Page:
Wednesday, May 28, 2008


It’s 4 days since BIA took off. While teething troubles plague the airport, critical infrastructure issues have come to the fore now. But BIAL insists it is functioning smoothly. Anshul Dhamija reports

Bangalore: Four days into operations, the Bengaluru International Airport (BIA) is still grappling with the city’s robust air traffic.

Though the lack of onsite manpower and delays at every step could be sighed away as teething troubles, serious infrastructure issues are hampering airlines’ business.
International airlines that were waiting for the BIA to open, after suffering HAL’s limited space, are now applauding the latter’s efficiency and facilities.

For one, international airlines, which fly widebody aircraft, unlike domestic carriers, cannot park their planes even if one aerobridge is free. Reason: although BIA has eight aerobridges, only 4-5 widebody aircraft can park because the space in between hasn’t been accounted for.
As the BIA has a common parking area for international and domestic aircraft, incoming international airlines have to wait for two aerobridges to free up to park at one of them.

On May 25, a leading South-East Asian airline, after landing, had to wait for close to 45 minutes in the taxi-bay area before two aerobridges fell vacant. Due to this, other incoming and outgoing aircraft were delayed.

“I don’t know how BIA claims to be an international airport when basic infrastructure has not been put in place. Even though HAL had only three dedicated aerobridges for international flights, one could park wide-body aircraft next to each other,” said an official of a leading international airline. What’s hurting the airlines is that idling on the taxiway is burning up precious fuel. Further, BIA charges Rs 10,000 for the use of its aerobridges for a maximum of 90 minutes, something the old HAL airport never charged for. With constant delays, airlines have to shell out lot more money.

Besides this, airline officials are also seeing red over delays in baggage claim.
“Baggage drop-off points at the terminal building are so narrow that only one tractor can unload containers at a time. During peak-hour traffic, one finds more than six tractors, carrying luggage of different airlines, lined up one after another, causing delays of over an hour,’’ said an airline official.

“In our daily reports to headquarters, we have written that delays out of Bangalore are not in the airline’s control, but due to the lack of infrastructure at the new airport,” said a senior international airline official who has to send a report card explaining delays.
Since the airport has opened, TOI has received over 10 complaints per day, in the form of letters, emails and telephone calls, from passengers complaining about the lack of professionalism shown by BIAL.

In an SMS, one passenger said, “BIA is the most horrible new airport I’ve seen in 15 years. I’m seriously considering filing PIL against this unprofessional airport operator.”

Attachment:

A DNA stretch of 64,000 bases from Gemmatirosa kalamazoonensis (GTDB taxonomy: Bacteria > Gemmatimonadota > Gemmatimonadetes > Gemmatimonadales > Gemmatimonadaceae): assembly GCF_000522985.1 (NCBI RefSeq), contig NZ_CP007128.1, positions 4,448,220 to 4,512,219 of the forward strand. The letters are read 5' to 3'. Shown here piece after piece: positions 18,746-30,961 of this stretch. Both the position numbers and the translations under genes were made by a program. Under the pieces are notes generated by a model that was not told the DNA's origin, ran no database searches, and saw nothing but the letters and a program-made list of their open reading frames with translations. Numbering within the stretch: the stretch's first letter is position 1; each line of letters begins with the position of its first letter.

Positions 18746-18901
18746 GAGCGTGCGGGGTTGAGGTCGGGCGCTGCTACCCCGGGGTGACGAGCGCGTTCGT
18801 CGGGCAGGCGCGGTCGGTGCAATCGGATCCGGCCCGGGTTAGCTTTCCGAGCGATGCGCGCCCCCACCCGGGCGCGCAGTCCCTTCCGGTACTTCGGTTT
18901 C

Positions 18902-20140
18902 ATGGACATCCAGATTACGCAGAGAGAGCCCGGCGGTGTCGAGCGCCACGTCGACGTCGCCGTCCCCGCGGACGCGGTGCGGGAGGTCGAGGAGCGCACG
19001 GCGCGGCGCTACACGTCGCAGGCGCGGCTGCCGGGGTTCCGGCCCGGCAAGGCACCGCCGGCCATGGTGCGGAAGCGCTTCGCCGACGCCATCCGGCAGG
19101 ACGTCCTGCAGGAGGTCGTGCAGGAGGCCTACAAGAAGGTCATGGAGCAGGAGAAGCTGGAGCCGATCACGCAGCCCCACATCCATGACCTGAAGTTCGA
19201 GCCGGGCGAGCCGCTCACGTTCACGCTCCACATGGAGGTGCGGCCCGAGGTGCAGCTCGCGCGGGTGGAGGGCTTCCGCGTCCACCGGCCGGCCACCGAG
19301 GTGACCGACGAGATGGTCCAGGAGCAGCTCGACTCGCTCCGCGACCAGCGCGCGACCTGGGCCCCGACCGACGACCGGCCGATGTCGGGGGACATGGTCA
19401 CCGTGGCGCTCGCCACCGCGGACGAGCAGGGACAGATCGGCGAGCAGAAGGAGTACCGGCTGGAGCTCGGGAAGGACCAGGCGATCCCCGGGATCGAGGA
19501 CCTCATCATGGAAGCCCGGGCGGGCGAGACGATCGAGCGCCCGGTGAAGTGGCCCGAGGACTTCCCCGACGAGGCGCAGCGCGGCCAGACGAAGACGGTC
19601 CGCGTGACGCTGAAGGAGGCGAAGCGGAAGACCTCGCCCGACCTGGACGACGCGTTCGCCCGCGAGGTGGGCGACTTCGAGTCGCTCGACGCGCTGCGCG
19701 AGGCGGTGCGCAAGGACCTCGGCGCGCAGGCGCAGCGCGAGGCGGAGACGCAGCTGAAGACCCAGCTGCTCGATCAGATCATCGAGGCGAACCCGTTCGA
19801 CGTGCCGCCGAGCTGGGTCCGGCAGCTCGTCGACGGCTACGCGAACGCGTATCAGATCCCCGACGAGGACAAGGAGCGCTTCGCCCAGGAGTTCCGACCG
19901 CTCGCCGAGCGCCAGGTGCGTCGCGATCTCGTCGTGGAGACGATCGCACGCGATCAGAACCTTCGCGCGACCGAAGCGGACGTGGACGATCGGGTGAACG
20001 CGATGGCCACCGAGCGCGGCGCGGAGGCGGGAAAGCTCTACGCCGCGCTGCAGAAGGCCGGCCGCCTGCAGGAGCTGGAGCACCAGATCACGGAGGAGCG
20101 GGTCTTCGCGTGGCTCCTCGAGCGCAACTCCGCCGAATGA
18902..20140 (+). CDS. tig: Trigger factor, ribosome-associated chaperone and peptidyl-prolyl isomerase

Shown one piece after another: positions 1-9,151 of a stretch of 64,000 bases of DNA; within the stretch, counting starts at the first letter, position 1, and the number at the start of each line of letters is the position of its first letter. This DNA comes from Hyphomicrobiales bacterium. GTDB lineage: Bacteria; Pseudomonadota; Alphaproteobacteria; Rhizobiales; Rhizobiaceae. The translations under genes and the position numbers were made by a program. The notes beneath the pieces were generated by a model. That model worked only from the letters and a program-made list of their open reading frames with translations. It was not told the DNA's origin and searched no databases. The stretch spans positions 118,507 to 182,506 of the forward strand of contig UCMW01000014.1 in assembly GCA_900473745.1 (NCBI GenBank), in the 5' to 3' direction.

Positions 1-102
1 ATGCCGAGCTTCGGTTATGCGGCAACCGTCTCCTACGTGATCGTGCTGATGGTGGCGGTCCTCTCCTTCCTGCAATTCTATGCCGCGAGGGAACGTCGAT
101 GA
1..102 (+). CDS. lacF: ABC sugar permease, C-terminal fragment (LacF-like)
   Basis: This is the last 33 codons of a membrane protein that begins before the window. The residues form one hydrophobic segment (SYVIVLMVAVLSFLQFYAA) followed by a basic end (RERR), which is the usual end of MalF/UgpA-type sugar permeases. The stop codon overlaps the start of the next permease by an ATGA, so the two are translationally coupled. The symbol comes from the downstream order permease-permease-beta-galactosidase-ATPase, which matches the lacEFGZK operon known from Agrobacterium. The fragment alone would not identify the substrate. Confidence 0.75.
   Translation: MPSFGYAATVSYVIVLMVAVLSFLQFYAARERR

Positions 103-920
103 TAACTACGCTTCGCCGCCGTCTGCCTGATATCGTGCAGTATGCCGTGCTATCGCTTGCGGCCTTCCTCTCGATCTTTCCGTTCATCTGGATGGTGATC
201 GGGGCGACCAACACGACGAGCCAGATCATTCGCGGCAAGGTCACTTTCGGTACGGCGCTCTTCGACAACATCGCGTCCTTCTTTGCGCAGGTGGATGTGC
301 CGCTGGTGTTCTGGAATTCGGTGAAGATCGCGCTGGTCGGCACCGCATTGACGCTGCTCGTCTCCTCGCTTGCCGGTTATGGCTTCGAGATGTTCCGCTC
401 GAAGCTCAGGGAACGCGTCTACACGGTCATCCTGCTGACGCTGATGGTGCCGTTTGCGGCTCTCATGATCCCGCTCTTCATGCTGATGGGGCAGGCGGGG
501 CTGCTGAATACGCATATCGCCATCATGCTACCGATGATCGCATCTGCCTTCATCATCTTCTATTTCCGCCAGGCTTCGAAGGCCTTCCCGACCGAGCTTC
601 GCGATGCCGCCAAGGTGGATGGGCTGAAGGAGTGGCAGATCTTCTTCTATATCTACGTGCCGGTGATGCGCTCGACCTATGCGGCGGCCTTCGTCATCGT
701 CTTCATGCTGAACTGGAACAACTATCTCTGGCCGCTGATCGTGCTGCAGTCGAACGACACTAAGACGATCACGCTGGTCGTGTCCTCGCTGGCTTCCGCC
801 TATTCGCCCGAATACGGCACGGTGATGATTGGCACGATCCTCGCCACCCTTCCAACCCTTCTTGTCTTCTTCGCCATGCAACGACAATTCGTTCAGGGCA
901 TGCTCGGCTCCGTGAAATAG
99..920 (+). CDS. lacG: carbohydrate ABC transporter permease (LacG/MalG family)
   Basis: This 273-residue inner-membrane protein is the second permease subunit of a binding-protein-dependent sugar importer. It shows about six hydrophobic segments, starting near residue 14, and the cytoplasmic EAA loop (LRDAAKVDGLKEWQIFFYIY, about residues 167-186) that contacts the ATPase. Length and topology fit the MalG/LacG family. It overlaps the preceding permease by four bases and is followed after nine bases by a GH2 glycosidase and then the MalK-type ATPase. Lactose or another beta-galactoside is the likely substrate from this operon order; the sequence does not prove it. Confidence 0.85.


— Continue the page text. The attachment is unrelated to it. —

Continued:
Meeting on the cards

With airlines getting agitated over delays at the new airport, senior domestic and international airline officials are considering a one-on-one talk with BIA’s promoters.

Sources said the meeting will focus on the lack of infrastructure at the new airport. “We need to sit down with BIAL and ask them how we (the airlines) should cope with the dismal infrastructure. The airport must be upgraded at the earliest to ease the delays,’’said an airline source.


BIA’s infamous air-traffic control (ATC) tower is causing a lot of heartburn to airlines. After facing malfunctions on the first day of the airport’s take off, halting airtraffic movement for over 60 minutes, the ATC continues to cause delays. The crucial flight-plan link terminals, which communicate a departing aircraft’s flight path to onward airports, shuts down often. BIA’s ATC is also having problems communicating with the ATC at the Chennai airport. According to airline officials, it takes 30-45 minutes for BIA’s ATC to communicate and receive responses from Chennai’s ATC. There are over 22 daily flights between Chennai and Bangalore per day. Moreover, South-East Asian airlines have to get a permit from Chennai airport ATC as their flight path crosses its airspace.

Everything is fine, says BIAL

Bangalore: The promoters of the BIA have responded to the issues raised by airlines, denying that infrastructure problems exist.

In an e-mail to TOI, BIAL said, “The new airport has four aerobridges for wide-body aircraft. But wide-body aircraft also function from remote parking positions like it happens the world over. Normally, we do not have more than four widebody aircraft at the same time (within a timespan of 1.5-2 hours).”

With regard to the delay in baggage due to space constraints at baggage drop-off points, BIAL said, “This cannot be true as the route to the baggage break-up area has four lanes — two each for entry and exit. There were initial glitches with the ground-handling process, which, in turn, had an impact on the overall operations chain, causing delay.”

On issues relating to the constant malfunctioning of BIA’s ATC, the airport operator clarified that “the ATC is functioning well. The initial glitches that we faced were due to ground-handling issues. A special task force is identifying and addressing any issues with regard to operations. We have taken action to ensure better ground-handling.”


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